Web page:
Our Christmas is traditional with a capital “T”. I’ve spent every Christmas at my parents’ house. And yet, every year, my mum lays on the guilt.
She calls, while playing little violins: “I presume you won’t be home this Christmas, you’ve probably got better offers,” knowing full well there’s never been any suggestion that I would spend it anywhere else.
I stay on Christmas Eve, although my room got turned into a study a few years back, so I sleep on a sofa bed next to a load of filing cabinets.
My little brother still wakes us all up early to open his presents. He’s 24 now. Uncle Neil’s always knocking about, too, although he’s not actually our uncle. He’s an actor friend of my dad’s. One year he gave me Duty Free, the sitcom he was in in the 1980s – on video.
I hate buying presents. My brother and sister send me links to the increasingly outlandish stuff they want. But my dad is impossible. It’s hard to buy for a man whose favourite gift was a taxidermy owl.
My dad would probably like us to dress up for lunch but I don’t. I ate in my pants one year. Afterwards he always insists we watch the Queen’s Speech. He doesn’t actually make us stand for it, that’s something I embellished one year and then the next I took it a step further and went upstairs to put a suit on.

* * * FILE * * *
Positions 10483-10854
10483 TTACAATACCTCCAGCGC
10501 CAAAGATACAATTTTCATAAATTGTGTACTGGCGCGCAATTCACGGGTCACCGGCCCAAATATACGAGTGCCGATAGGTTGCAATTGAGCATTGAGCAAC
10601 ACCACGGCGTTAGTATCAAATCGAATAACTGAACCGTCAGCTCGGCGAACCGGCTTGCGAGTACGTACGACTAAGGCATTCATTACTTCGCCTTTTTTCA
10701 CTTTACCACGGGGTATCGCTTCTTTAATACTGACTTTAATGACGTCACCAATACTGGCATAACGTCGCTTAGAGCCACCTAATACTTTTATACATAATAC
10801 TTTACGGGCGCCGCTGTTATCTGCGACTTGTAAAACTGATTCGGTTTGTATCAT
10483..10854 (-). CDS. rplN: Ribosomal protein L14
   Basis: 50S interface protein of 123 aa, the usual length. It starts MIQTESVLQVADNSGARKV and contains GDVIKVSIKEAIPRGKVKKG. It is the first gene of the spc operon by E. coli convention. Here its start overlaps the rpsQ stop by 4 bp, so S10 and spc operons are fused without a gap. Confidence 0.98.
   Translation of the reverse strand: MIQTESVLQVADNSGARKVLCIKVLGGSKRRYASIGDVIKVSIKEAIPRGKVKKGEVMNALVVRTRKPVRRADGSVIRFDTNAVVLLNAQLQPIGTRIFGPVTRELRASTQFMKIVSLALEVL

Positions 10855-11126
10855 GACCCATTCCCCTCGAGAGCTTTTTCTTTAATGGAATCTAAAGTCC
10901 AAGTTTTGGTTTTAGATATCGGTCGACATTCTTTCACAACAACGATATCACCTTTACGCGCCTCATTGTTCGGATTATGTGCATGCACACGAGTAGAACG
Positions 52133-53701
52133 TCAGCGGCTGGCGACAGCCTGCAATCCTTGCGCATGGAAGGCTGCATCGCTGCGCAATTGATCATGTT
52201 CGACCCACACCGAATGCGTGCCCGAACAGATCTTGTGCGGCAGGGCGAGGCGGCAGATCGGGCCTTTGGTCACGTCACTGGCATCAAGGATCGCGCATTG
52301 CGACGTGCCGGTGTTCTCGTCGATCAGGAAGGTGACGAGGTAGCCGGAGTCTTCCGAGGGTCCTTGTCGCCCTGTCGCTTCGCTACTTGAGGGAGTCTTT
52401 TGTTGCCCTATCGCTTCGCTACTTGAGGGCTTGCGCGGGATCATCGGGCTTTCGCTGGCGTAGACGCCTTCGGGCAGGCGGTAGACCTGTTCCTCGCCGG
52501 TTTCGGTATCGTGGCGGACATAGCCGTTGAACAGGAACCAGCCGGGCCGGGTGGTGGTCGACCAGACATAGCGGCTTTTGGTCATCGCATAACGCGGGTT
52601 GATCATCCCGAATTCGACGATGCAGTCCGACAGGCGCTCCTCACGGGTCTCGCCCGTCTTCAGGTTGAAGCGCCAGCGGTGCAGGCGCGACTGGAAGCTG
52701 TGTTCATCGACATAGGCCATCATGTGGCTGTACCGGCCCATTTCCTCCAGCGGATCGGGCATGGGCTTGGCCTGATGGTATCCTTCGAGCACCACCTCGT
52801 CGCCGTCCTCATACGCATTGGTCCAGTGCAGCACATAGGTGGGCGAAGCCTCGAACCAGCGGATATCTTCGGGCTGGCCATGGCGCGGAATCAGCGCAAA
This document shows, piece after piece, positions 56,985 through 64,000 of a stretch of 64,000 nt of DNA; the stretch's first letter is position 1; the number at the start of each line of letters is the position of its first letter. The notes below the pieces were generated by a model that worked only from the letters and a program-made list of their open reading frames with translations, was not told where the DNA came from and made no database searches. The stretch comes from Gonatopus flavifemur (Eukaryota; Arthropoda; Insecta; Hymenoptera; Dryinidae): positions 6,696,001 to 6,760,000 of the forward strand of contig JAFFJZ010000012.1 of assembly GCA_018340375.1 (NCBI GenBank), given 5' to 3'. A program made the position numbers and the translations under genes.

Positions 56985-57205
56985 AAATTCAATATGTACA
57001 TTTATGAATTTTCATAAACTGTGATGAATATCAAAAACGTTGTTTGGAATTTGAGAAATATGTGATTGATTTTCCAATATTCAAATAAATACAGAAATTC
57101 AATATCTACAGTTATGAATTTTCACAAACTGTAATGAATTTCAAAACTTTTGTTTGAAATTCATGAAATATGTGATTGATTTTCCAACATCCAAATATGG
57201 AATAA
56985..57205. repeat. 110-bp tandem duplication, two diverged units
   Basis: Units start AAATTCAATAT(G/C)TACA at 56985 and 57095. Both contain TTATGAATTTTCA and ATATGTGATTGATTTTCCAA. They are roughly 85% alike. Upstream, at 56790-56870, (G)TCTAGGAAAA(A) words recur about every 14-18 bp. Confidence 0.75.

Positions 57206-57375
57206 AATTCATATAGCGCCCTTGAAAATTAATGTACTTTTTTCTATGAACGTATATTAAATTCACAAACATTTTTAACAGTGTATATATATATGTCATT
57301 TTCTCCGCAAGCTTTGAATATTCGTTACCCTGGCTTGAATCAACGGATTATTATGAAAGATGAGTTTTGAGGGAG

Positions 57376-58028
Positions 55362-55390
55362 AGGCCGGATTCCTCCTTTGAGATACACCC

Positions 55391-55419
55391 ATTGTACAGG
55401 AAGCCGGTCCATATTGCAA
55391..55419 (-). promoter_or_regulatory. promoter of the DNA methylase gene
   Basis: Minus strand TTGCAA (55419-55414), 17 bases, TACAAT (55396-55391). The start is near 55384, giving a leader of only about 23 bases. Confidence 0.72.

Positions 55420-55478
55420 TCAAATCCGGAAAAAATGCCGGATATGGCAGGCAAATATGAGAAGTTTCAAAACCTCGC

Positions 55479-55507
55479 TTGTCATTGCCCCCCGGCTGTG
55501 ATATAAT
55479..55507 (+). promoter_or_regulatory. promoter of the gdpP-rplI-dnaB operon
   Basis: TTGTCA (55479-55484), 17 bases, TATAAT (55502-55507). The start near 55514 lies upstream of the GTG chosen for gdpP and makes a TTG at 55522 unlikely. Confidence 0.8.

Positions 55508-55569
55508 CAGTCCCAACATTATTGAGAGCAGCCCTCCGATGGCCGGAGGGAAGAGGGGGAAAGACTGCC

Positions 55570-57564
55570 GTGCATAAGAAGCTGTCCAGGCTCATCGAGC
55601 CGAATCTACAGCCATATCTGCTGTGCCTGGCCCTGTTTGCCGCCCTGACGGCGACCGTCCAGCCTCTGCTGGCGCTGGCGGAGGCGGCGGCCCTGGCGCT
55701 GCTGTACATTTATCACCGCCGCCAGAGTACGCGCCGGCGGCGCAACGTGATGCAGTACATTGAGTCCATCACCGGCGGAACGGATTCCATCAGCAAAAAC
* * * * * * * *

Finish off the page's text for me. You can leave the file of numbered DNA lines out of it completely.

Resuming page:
I personally think it’s boring and she needs to mix it up a bit – maybe get the corgis in training for a performance like Britain’s Got Talent winners Jules and Matisse doing a tightrope walk. I think everyone would appreciate that.
My wife Hilary called Jack to check he was coming home for Christmas a couple of weeks ago and he snapped, “What do you mean, am I coming at Christmas? Where do you think I’ll be going?” Jack’s got a lovely girlfriend, our daughter Molly has a very nice boyfriend and our other son Barney has a very nice girlfriend. But if they said, “We were thinking of spending Christmas with, in Molly’s case, Toby’s family,” it’d be, “I beg your pardon?” Oh, I’d be fine about it. But it’d be disappointing.
Jack complains about sleeping over, of course. A few years ago we downsized. Jack’s reaction was: “I can’t believe you’ve sold my home!” Then he wanted a room in the new house. “You don’t live here any more! You live in Notting Hill Gate with your girlfriend,” I tried to reason. “Yes, but when I come back, it would be nice if I had my own room,” he sulked.
Jack’s an absolute nightmare to buy for. I always want to give him a nice watch but he doesn’t wear one. He, in return, is extremely generous with his presents. I collect paintings and he has given me one or two really lovely paintings over the years.
We have lunch at the right time: one o’clock: the drinks, the lunch, the Queen. I was brought up watching the Queen’s Speech – and we always stood for God Save the Queen. So I make the kids watch it and stand for the National Anthem.
One year Jack exaggerated that story, which he does tend to, and went upstairs, put on a suit and insisted we stand for the whole speech. Fine by me, it was nice to see him properly dressed for once.
Backchat End of Year Show, Boxing Day 10.30pm BBC2 (11.15pm NI)